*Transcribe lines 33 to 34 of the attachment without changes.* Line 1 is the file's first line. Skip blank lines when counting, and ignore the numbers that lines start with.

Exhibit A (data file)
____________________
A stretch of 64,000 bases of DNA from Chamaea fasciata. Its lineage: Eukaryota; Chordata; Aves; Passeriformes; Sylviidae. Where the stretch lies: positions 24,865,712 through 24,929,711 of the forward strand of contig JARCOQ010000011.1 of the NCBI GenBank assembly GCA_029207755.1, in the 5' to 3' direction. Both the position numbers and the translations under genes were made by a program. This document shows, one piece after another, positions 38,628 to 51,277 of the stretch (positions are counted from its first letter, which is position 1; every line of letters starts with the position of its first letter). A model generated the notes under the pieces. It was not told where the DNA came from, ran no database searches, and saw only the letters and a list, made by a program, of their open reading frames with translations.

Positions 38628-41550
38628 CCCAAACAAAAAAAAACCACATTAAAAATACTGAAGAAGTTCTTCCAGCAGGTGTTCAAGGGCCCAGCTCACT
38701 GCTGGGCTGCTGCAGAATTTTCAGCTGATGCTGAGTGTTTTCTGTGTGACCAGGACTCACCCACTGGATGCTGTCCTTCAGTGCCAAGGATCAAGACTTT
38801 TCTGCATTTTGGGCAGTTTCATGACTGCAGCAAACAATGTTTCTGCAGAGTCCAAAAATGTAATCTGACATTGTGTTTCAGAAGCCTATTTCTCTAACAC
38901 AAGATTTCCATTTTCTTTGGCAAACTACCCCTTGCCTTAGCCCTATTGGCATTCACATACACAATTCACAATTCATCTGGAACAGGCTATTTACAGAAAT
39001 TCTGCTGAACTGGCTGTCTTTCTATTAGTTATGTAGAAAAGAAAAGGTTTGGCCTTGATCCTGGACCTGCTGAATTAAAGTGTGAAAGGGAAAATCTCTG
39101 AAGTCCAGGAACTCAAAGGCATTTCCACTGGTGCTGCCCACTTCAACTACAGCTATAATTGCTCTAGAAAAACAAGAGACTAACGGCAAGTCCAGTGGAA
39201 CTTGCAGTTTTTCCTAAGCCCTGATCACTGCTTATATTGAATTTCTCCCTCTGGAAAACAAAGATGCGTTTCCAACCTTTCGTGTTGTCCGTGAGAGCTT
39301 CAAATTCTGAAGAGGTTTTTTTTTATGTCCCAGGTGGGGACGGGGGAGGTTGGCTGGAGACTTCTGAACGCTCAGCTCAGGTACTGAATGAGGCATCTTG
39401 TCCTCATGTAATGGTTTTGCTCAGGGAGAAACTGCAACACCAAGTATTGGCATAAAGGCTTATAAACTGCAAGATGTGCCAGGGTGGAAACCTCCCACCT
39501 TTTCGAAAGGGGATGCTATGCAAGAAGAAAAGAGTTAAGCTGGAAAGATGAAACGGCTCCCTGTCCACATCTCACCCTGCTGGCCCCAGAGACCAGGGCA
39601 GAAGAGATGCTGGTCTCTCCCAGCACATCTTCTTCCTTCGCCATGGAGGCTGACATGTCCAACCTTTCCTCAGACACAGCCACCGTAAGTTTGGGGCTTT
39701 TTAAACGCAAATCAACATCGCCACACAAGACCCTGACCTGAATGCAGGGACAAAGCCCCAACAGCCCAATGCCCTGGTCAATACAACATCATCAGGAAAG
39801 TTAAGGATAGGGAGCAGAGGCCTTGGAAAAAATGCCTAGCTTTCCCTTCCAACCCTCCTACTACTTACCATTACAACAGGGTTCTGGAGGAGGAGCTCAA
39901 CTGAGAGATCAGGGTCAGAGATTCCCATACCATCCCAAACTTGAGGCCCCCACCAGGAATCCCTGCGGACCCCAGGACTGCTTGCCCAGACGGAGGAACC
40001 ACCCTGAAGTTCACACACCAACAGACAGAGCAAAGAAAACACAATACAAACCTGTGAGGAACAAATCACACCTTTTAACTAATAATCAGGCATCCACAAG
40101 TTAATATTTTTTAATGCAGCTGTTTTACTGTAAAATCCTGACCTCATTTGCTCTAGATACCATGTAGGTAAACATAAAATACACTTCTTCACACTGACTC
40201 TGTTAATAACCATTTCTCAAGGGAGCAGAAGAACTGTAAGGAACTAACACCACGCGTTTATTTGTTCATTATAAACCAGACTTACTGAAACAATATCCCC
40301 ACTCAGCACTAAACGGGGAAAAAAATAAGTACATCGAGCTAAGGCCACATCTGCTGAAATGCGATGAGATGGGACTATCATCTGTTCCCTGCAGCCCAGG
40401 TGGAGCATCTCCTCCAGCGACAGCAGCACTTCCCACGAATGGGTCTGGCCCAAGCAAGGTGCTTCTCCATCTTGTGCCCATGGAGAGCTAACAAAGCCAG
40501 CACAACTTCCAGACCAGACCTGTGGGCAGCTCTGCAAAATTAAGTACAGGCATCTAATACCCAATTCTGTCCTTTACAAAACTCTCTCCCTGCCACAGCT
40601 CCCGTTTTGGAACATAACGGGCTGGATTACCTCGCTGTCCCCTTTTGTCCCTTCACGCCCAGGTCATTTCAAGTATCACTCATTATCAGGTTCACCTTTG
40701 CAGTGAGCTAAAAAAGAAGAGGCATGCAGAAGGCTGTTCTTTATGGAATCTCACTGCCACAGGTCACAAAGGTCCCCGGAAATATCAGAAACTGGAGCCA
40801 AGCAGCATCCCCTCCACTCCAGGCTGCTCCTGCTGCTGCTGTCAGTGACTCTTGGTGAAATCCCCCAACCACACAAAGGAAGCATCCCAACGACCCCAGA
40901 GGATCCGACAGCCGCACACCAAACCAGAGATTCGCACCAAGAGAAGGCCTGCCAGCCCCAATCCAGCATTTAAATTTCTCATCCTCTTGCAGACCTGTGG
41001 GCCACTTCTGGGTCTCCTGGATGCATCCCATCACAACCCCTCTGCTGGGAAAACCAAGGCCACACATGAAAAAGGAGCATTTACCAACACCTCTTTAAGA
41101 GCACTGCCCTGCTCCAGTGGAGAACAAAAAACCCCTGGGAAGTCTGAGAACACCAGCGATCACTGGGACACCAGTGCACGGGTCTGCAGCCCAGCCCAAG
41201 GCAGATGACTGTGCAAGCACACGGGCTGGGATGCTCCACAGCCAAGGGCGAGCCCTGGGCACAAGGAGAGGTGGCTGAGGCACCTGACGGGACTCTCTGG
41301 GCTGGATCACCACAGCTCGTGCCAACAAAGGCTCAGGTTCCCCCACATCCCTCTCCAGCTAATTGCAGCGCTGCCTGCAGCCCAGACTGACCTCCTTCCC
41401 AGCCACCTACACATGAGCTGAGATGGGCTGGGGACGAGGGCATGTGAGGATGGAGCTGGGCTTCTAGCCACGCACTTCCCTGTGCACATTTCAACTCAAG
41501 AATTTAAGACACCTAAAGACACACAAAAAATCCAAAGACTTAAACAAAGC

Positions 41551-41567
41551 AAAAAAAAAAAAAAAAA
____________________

Positions 41551-41567
41551 AAAAAAAAAAAAAAAAA